Monday, September 1, 2014

Tea business in America

Tea came to America in 1650, even before it reached England.  Peter Stuyvesant brought the first tea to America to the colonists in the Dutch settlement of New Amsterdam, which later became New York.

Soon American colonists were consuming more tea than England and the Dutch stayed active in tea trade throughout the Western world.

Once tea did become popular in England, the British could hardly be expected to travel abroad without their precious drink and as a result, tea made second entree to the United States with the British colonists.

By the beginning of the 18th century tea was available in major American cities, but through trade with England. In 1880’s, America came to the forefront as the biggest importer of tea due to faster clipper ships and the ability to pay its debts in gold.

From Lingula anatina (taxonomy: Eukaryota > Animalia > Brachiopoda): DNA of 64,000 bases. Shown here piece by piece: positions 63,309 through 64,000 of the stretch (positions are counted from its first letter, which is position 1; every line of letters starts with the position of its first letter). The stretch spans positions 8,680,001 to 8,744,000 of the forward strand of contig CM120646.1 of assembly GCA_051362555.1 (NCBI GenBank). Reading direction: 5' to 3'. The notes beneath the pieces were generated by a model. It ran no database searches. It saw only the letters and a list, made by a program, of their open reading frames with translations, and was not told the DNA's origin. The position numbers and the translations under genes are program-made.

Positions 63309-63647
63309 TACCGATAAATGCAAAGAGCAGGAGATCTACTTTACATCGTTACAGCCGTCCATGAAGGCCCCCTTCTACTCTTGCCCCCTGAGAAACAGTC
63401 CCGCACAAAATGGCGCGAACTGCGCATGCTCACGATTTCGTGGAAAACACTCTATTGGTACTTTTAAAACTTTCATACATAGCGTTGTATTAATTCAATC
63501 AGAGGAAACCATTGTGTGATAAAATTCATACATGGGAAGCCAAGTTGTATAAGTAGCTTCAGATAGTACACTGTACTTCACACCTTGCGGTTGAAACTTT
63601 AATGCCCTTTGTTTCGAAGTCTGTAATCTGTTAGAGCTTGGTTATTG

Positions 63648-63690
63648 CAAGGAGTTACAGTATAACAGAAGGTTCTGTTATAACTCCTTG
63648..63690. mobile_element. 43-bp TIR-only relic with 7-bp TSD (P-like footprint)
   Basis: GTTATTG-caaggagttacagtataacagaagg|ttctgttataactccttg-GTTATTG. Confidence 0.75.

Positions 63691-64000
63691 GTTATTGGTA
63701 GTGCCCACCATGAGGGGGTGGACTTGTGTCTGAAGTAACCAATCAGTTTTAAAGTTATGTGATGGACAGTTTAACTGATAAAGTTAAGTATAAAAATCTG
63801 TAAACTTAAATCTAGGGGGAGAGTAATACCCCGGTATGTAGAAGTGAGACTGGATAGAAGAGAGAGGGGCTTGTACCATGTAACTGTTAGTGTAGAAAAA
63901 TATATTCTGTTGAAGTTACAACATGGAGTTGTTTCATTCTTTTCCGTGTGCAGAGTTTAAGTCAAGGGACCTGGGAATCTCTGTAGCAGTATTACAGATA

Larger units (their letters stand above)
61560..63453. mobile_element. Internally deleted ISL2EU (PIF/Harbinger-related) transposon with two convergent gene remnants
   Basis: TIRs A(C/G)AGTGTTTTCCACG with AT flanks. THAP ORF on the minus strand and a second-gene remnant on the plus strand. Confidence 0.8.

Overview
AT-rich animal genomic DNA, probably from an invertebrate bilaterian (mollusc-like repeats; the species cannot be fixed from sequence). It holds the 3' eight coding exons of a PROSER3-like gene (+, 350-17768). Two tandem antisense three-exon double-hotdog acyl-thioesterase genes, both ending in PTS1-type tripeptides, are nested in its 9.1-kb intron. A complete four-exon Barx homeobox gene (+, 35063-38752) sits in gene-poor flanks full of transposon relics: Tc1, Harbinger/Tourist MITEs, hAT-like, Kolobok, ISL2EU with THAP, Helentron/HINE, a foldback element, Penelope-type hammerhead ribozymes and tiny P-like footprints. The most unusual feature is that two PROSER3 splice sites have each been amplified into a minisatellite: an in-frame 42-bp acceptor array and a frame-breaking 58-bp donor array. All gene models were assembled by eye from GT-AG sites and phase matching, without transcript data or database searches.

In 1890, Sir Thomas Lipton, who had already helped to popularize tea in England, brought his business acumen to the United States. During the war years, Lipton had enlarged its U.S. sales and in August 1919 it moved its packing plant and main office to a large eleven-story building in Hoboken, New Jersey.

Another British form, Tetley Tea, had sizeable American market share. Salada Tea Company founded in Toronto in 1892 also marketed in the United States.

At the turn of the 20th century the tea bag came along a surprise and Thomas J. Lipton was responsible for designing a four sided tea he dubbed the ‘flo-thru’ tea bag.
Tea business in America

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